Monday, September 22, 2008

Positivity and my need for it

A student today told me that I should mind my 'effin business and worry about myself, not that he was in the hallway walking aimlessly with his buddy. When I informed him that my contract requires me to concern myself with such trivial matters, he added, "I don't give a shit."
And that's when Joanne Jacobs' post on worst school name ever sprinted back to me. I came up with a truly non-positive thinking name for my school: Who Gives a Shit High?
I know, this should be beneath me, but it isn't. Not today. The year started with such a positive tone, and I have certainly tried to convey that positivity to my students. But it's difficult to put on a show that Rihanna might sing a song about. One that would garner "a round of applause."

It's not every student at the school; it just seems that way because the ones who test my patience are so loud and absurd. Their flippancy degrades the building attitude, and teacher positivity, to such an extent that the ones who deserve the best opportunity to learn don't recieve it.
Here are a few examples from today while I walked through the halls during my prep--not because I want you to look down on WGASH, but because, today, I need to vent:
--Three security guards slowly walking a student out of a classroom as he cusses them out for every room he passes to hear.
--A student bursts out of the principal's office, darts across the hall and lands three or four quick body shots to the wall of lockers.
--I stop a second group of boys in the hall. One response to why they aren't in class: "I only come to school for the p***y."

I'd like to be positive this year, but if my days are going to be filled with this garbage, maybe I need to start a charter school where the Wizard of Ed can take me out of my Kansas.


At 6:27 AM , Anonymous Anonymous said...

Where is the leadership in your school? Does it recognize that the student attitudes you enumerate are prevalent? How has it engaged staff, teachers and parents in a process of changing the internal image of the school?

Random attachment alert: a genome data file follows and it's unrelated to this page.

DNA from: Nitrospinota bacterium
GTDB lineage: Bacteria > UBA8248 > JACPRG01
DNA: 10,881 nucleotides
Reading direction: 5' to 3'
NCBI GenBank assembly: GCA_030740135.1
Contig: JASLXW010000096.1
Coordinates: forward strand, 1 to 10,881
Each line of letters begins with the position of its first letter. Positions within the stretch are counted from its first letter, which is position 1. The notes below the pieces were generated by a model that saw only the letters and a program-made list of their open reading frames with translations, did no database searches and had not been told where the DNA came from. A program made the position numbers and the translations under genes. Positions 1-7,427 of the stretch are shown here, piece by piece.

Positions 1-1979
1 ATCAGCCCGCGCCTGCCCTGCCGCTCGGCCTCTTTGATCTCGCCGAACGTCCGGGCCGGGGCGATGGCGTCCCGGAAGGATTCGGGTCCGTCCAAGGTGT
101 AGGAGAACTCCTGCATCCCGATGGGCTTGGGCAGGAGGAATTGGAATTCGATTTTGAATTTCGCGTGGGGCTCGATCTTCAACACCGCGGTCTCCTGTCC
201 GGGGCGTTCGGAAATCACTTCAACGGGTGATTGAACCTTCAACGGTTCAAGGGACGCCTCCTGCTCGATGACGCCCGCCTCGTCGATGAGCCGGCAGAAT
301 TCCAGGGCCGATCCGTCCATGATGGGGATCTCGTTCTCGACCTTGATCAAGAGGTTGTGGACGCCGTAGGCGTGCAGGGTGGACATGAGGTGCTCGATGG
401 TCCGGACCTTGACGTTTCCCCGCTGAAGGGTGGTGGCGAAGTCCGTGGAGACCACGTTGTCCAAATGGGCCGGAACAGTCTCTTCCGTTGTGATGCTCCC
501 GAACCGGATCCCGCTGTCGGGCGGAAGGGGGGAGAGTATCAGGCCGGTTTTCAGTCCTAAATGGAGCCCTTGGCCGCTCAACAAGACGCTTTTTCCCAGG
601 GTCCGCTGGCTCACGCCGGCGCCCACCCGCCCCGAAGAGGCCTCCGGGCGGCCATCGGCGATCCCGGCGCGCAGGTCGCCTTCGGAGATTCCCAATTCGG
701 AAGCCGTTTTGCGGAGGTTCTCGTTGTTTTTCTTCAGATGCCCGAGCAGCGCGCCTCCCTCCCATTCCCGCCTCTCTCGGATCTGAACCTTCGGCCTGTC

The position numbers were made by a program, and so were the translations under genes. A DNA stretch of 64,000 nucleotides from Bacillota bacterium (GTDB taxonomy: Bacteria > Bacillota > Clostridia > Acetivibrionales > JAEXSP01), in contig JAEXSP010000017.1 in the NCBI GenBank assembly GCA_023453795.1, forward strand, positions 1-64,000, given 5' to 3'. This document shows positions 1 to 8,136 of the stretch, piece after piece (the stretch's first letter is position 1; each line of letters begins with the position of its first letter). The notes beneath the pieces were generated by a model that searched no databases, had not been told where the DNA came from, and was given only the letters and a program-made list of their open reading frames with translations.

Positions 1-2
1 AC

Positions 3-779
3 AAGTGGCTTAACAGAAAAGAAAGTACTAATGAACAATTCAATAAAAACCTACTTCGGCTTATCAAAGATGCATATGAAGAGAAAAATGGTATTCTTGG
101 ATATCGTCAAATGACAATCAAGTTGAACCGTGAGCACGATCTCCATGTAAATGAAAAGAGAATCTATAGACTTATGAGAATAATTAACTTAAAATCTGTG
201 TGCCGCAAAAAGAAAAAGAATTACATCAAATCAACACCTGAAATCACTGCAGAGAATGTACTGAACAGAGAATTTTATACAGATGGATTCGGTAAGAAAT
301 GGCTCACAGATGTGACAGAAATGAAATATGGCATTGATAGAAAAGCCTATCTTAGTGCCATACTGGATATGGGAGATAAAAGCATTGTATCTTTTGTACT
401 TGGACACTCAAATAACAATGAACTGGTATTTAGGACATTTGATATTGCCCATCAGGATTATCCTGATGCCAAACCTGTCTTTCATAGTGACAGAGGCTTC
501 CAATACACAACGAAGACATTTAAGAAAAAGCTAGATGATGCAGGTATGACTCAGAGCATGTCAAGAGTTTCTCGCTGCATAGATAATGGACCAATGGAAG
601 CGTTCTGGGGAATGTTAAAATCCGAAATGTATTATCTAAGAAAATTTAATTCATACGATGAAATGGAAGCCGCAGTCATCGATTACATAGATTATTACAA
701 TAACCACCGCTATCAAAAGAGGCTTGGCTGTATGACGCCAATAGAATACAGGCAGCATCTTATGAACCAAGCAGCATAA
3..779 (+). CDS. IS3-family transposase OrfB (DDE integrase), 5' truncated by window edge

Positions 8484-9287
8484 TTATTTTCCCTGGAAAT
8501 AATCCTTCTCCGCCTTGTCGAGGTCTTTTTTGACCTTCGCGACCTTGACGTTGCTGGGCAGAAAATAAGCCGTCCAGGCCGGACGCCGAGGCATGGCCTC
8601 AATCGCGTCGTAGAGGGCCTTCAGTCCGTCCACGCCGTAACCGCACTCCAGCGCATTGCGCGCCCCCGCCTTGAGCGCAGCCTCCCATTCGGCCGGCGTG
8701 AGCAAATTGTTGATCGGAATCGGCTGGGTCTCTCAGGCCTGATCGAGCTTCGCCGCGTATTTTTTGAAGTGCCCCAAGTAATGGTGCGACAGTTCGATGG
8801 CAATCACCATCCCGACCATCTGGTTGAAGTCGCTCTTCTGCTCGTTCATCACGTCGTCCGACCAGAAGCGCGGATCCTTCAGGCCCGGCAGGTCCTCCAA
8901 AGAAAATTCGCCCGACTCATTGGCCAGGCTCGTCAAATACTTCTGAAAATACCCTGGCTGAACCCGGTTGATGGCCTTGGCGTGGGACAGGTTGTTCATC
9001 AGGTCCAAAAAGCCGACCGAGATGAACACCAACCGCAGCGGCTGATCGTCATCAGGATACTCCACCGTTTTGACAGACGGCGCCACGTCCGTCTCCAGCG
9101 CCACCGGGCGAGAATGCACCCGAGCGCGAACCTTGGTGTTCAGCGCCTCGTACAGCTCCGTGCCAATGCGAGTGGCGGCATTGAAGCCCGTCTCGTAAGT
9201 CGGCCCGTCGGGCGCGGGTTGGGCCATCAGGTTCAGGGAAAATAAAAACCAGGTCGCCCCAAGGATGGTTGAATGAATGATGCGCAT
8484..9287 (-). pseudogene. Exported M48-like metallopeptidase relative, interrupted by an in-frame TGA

At one point the Bronx school in which I taught had four different principals in four years. During that time it descended into a chaos that for once seemed to fit what people think of when they talk about decaying urban schools. Then the fourth principal gradually took control. She created a staff development committee that emphasized teachers within the school sharing their successes and communicating about plans, approaches and attitudes. She gave the hitherto largely ceremonial student government real say in school policies and a forum for suggesting changes. She supported a group of initiatives that rewarded students for becoming involved in school activities. She identified a small group of highly disruptive students and worked out programs with their parents and teachers to have them make up credits they needed and move more quickly towards graduation, or move into GED programs, or move to second chance schools, or move to other schools. She created a lounge for seniors, changed the traffic patterns for getting to and from the cafeteria for lunch, and became highly visible in the school. We got new windows, the halls were painted, roof leaks got repaired.
We weren’t all happy with everything she did, but as it became clear that staff and students at all levels were valued, it became easier for us to be the teachers we always wanted to be.
Did I still get told to “fuck off” when I confronted those who knew they were not where they were supposed to be? Of course. But I also came to feel I had more ammunition to fire back, and the students knew it.
It’s not easy to turn things around when they have gone terribly wrong. Without intelligent, inclusive, energetic leadership, it’s close to impossible.

At 4:02 PM , Blogger Mr. McNamar said...

Excellent commentary. Sometimes a drastic change in approach is necessary. Unfortunately, the status quo seems acceptable to many in our district. They are more concerned about the teachers using Marzano's Effective Teaching Strategies as a way to change school culture than getting influencing students as well.

At 5:56 AM , Blogger Julie Carney said...

I think you bring up a good point when you say "the ones who test my patience are so loud and absurd". It's important to keep this in mind when thinking things are bad.

I want to thank you because your blog has given me some great ideas for a site I recently started with the NIFB Young Entrepreneur Foundation. If you get a chance, stop by and say hello.




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